SELF-DIRECTED IRA FAQ
From a legal standpoint, a self-directed Individual Retirement Account (IRA) is not different from any other IRA. The term "self-directed" simply indicates that you choose your IRA's investments and that you don't limit yourself to the packaged products available at traditional IRA custodians. Most brokerage houses and banks tend to offer self-directed IRAs that are within their own product/service portfolio, so you are somewhat limited if you do business with a specific bank or brokerage company.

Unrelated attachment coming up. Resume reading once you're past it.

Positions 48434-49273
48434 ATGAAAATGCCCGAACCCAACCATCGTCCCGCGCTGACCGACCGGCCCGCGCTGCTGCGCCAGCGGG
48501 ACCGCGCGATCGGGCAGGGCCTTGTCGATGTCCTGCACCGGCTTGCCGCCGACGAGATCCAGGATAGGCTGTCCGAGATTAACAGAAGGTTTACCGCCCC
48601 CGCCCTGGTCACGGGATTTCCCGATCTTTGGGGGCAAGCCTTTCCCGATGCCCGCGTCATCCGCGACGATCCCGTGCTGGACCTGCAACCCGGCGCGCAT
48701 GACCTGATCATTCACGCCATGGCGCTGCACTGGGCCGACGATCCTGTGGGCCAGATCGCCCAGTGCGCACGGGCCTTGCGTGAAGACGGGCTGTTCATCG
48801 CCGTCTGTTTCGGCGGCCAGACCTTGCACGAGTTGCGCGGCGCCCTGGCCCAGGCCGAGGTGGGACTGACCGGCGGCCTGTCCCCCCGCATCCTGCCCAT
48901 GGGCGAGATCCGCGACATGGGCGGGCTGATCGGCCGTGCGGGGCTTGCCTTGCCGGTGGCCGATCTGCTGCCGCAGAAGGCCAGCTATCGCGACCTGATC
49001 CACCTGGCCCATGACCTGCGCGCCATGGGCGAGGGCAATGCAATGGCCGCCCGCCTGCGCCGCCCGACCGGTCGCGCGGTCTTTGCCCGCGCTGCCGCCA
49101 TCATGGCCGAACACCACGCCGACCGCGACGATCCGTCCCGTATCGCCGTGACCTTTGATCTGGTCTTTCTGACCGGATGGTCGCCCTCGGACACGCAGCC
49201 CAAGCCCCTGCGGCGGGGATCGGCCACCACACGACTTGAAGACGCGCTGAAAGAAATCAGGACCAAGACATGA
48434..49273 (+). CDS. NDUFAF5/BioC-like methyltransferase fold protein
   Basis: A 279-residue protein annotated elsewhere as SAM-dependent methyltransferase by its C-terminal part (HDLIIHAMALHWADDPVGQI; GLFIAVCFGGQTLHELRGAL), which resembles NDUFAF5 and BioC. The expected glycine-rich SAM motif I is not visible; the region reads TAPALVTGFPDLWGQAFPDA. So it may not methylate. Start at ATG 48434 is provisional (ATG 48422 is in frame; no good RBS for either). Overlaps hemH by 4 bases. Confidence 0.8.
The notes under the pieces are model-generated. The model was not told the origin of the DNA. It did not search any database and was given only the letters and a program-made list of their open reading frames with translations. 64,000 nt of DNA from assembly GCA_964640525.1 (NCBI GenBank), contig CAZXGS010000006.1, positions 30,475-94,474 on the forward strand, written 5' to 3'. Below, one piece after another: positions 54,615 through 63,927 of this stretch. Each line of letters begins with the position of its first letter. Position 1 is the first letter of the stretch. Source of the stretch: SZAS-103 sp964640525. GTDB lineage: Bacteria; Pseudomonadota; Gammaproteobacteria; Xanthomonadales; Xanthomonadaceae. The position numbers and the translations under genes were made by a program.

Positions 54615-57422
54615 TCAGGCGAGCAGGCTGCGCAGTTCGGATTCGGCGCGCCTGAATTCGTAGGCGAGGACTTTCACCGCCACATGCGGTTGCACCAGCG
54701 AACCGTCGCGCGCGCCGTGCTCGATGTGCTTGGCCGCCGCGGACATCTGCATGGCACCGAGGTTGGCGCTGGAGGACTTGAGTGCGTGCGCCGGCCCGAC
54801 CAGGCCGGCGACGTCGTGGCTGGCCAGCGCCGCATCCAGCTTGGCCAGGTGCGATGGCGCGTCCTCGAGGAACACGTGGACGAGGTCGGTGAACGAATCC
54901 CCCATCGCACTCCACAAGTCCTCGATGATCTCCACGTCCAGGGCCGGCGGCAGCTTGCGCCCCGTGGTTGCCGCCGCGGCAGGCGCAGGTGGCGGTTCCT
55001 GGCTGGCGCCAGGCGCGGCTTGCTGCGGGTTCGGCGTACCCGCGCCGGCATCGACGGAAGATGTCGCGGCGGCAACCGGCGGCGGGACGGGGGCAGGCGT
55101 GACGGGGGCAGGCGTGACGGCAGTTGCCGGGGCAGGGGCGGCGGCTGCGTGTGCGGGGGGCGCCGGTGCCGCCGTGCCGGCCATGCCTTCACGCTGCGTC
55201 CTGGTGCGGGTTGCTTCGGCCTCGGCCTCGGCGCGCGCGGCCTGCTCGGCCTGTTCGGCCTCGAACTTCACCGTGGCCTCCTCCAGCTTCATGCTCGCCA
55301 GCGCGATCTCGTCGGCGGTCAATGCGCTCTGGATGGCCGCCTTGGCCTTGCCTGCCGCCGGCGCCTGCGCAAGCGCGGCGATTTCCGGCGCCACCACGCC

The rules governing products in which an IRA can be invested in are exclusive—not inclusive. In other words, the rules only specify products in which you cannot invest. Therefore, there is a virtually unlimited array of possible investments that fall well within the permissible boundaries. The Internal Revenue Service only defines the following assets as excluded (prohibited):
- Life insurance products (for example, a life insurance policy in the name of the IRA owner),
- Collectibles (for example, antique rugs, cars, stamps, furniture, etc.), and
- Capital stock in an "S" corporation.